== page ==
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Politicians fire up over Ararat rates

Ararat in danger of ‘artificial drought’ – David Jochinke

Rates opinion sought on Ararat rates plan
Farmers angry after Ararat council votes to scrap differential-rating system
Ararat mayor Paul Hooper pleads for community input

CONCERNS: Farmers and guests gather at Lake Bolac football clubrooms to discuss the impact of an Ararat Rural City Council plan to scrap a farm rate differential in favour of a uniform rate for the municipality. The decision has sparked an angry response from the Victorian Farmers Federation and Member for Lowan Emma Kealy.

CONCERNS: Farmers and guests gather at Lake Bolac football clubrooms to discuss the impact of an Ararat Rural City Council plan to scrap a farm rate differential in favour of a uniform rate for the municipality. The decision has sparked an angry response from the Victorian Farmers Federation and Member for Lowan Emma Kealy.


By DEAN LAWSON
An Ararat rates debate has attracted a heated response from Member for Lowan Emma Kealy who revealed she was exploring ways to help the regional city’s district farmers avoid a potentially crippling rise in costs.
Ms Kealy, whose electorate includes Ararat’s south and west farming districts, said it was unacceptable to expect farmers, who owned less than a quarter of rateable properties in the municipality, to take financial responsibility for more than half of the city’s rates.
“It’s just crazy. We’re talking about a sector that not only relies on land to make a living, but is also exposed to year-to-year climatic and environmental variables that can determine success or failure, let alone having to worry about human manipulation,” she said.
Ms Kealy was scathing of Ararat Rural City councillors who voted to adopt a uniform rate across the municipality by scrapping a farm rate differential.
“This is surely a case of councillors not understanding the potential impact this might have on communities outside Ararat,” she said.
“Agriculture is a primary regional economic driver for Ararat, which means this is a big-picture issue, not only for Ararat, but a region, and its viability into the future,” she said.
“If farmers don’t have money to spend because it has all gone to rates, it means that money isn’t being spent anywhere else to stimulate the district economy.
“It really comes across as a short-sighted council cash grab based on exploiting good farming conditions, when everyone knows another bad season might just be around the corner,” she said.
“It would be a terrible outcome if there were farmers who had to sell up because rates had broken their business.
“It’s just not fair to go from a rates differential of 55 percent to 100 percent in one hit when there is no change to service delivery in the region.”
Ms Kealy said she had already been in touch with the Office of the Victorian Ombudsman, which was interested in receiving submissions to see if the Ararat decision-making process was flawed, if there were any conflicts of interest or whether the rate rise for farmers was simply unjustifiable. She added it might also be an issue for the Local Government Investigation and Compliance Inspectorate, which plays a key role in monitoring governance in Victorian councils.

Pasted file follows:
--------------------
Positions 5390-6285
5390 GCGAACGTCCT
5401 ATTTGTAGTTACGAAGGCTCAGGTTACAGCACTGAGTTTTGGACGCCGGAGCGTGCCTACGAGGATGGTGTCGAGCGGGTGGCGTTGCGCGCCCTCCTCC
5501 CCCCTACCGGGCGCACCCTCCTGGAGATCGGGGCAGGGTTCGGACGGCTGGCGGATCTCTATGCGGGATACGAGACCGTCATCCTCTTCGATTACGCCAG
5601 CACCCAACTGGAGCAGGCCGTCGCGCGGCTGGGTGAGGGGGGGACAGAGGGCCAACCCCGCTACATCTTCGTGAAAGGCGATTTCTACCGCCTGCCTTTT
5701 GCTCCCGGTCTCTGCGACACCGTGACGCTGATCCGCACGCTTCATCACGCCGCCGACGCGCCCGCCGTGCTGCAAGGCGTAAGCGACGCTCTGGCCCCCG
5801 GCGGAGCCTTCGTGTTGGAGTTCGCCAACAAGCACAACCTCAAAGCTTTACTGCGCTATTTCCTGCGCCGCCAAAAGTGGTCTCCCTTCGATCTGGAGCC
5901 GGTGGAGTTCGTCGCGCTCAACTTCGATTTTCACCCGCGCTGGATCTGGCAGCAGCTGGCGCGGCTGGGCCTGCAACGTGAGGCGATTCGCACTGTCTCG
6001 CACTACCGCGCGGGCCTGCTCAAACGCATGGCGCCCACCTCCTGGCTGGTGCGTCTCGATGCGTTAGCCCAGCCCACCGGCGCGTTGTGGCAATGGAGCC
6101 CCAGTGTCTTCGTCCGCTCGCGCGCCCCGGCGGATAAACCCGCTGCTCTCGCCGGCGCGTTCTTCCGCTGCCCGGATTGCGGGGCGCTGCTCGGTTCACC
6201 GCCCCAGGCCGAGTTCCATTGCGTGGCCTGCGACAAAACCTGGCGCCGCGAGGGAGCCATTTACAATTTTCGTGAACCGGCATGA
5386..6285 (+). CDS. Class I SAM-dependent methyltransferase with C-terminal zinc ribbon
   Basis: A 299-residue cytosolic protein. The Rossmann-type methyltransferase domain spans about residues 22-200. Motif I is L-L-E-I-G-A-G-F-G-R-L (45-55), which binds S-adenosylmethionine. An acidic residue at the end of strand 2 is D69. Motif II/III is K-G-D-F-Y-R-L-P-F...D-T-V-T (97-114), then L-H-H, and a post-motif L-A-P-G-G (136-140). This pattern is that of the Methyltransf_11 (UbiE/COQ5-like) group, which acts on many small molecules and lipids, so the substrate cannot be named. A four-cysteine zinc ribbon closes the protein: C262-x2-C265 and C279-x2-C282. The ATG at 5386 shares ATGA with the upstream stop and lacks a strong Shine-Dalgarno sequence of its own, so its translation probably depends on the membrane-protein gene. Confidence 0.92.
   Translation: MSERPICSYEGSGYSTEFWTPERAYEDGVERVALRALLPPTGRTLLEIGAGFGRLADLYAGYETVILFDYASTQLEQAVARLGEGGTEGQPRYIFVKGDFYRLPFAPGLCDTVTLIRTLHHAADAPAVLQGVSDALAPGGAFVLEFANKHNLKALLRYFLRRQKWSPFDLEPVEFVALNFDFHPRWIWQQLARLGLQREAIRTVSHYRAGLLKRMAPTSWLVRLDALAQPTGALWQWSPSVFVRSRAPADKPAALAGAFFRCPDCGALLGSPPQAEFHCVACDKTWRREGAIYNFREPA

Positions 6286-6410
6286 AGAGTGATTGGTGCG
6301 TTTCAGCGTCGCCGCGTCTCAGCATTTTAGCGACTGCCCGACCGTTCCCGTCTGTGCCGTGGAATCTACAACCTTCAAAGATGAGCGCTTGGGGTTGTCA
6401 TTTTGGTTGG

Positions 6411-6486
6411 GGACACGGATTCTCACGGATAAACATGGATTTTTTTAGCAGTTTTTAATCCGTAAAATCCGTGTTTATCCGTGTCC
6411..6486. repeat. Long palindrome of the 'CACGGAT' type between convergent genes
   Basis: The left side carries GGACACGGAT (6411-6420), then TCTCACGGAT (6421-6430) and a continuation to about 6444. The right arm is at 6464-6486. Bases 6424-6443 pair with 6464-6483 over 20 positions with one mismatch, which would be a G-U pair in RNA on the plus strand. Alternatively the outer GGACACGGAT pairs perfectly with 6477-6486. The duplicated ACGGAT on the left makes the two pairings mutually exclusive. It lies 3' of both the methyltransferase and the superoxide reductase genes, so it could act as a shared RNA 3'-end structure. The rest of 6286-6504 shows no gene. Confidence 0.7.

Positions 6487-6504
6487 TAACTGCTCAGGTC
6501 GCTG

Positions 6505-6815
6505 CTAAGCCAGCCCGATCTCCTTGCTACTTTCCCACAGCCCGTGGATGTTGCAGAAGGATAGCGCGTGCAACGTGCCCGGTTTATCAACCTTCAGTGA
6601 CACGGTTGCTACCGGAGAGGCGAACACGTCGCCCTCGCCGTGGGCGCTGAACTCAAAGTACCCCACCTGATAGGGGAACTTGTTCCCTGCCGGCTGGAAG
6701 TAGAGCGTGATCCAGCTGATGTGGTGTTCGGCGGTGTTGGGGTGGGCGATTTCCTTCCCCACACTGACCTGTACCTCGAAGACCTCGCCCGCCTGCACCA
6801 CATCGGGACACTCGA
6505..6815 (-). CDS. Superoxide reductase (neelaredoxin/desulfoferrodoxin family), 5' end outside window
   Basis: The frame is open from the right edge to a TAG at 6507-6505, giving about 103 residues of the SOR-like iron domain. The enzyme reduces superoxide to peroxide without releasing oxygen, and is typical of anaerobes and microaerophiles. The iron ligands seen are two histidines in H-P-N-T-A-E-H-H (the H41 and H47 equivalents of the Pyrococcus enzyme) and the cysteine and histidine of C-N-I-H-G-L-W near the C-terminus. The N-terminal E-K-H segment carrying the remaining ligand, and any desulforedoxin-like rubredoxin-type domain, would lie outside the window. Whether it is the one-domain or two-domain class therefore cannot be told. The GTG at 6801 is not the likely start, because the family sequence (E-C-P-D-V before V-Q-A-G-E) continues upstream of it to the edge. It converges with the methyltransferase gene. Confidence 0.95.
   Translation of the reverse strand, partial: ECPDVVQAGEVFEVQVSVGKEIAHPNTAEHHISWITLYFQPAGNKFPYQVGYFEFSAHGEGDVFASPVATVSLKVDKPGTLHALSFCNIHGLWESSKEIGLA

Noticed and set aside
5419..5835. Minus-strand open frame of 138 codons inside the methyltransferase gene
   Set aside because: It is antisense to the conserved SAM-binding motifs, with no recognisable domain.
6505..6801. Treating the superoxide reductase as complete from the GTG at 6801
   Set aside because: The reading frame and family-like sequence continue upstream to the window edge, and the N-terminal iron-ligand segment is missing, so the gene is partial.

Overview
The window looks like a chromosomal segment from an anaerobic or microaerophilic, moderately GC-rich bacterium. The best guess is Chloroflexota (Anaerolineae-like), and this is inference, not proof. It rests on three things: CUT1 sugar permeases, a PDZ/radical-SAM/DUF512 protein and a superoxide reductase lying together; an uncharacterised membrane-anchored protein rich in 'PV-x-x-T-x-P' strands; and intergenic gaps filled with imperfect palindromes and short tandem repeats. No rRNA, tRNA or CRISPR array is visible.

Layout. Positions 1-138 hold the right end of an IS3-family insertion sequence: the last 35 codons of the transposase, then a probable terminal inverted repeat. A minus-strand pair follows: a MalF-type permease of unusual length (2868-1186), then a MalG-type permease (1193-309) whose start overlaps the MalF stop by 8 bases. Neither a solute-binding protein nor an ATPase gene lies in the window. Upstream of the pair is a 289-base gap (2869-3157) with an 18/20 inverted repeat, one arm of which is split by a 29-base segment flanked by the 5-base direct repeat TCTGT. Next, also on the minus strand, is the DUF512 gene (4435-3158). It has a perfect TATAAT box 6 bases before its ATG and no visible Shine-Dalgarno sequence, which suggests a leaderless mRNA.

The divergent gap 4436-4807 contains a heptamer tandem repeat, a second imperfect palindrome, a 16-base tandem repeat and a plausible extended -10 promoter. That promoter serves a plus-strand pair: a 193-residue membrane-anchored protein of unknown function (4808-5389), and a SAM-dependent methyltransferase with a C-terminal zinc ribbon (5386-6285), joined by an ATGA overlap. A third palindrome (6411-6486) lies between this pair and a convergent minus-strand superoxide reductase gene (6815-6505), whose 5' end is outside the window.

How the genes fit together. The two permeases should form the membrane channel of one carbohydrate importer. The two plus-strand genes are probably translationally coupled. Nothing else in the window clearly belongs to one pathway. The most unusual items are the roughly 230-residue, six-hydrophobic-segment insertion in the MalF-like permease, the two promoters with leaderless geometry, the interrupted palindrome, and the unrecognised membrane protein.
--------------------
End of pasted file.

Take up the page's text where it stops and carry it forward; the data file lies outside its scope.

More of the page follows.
“We have to also remember that an additional hit for local landowners comes in Labor’s new policy to have annual property revaluations,” she said.
“Additional increases in property values will further compound rate-rise pain.”
Ramsay
Liberal Member for Western Victoria Simon Ramsay said he believed potential scrapping of farm differential rating in Ararat could be disastrous and a test case for Victoria.
Mr Ramsay, among observers at a Lake Bolac meeting about the issue last week, said he would closely watch how it unfolded.
He said the 55 percent rate differential had been in place for many years for good reason.
“Farms represent just 24 percent of rateable properties in the shire, but already pay 38 percent of the rates. Under this proposal, they will pay 55 percent of the rate income,” he said.
The Ararat council has, as part of its draft rating strategy, voted to ask farmers to pay 46 percent more for rates next year – at a value of $2,432,665 – while all other ratepayers will pay less.
Mr Ramsay said the Ararat council faced challenges because it was ‘administratively top-heavy’ and home to a low socio-economic population with an average income of about $38,000.
“The Andrews government’s introduction of rate capping is forcing councils, such as Ararat, to re-think how they do business,” he said. “This is another example of the impact of government policy and intrusion.”
Mr Ramsay is a member of a State Parliament Environment, Natural Resources and Regional Development Committee working on an Inquiry into the Sustainability and Operational Challenges of Victoria’s Rural and Regional Councils.
“Through this budget proposal, the council is effectively shining the state’s spotlight on itself,” he said.
“It will be questioned about why these changes are proposed and what the long-term ramifications are.
“I suspect from the committee’s point of view, Ararat’s change raises questions about how to establish a longer-term sustainable funding model for small rural and regional councils.
“As it stands – this proposal appears unfair and inequitable to the farming community. Imagine the financial stress on farmers in times of drought, flood, fire or commodity upheaval?”

The entire May 31, 2017 edition of AgLife is available online. READ IT HERE!

The entire May 31, 2017 edition of The Weekly Advertiser is available online. READ IT HERE!

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Posted on May 31 2017

Posted by on May 31 2017. Filed under Agriculture, News. You can follow any responses to this entry through the RSS 2.0. You can leave a response or trackback to this entry

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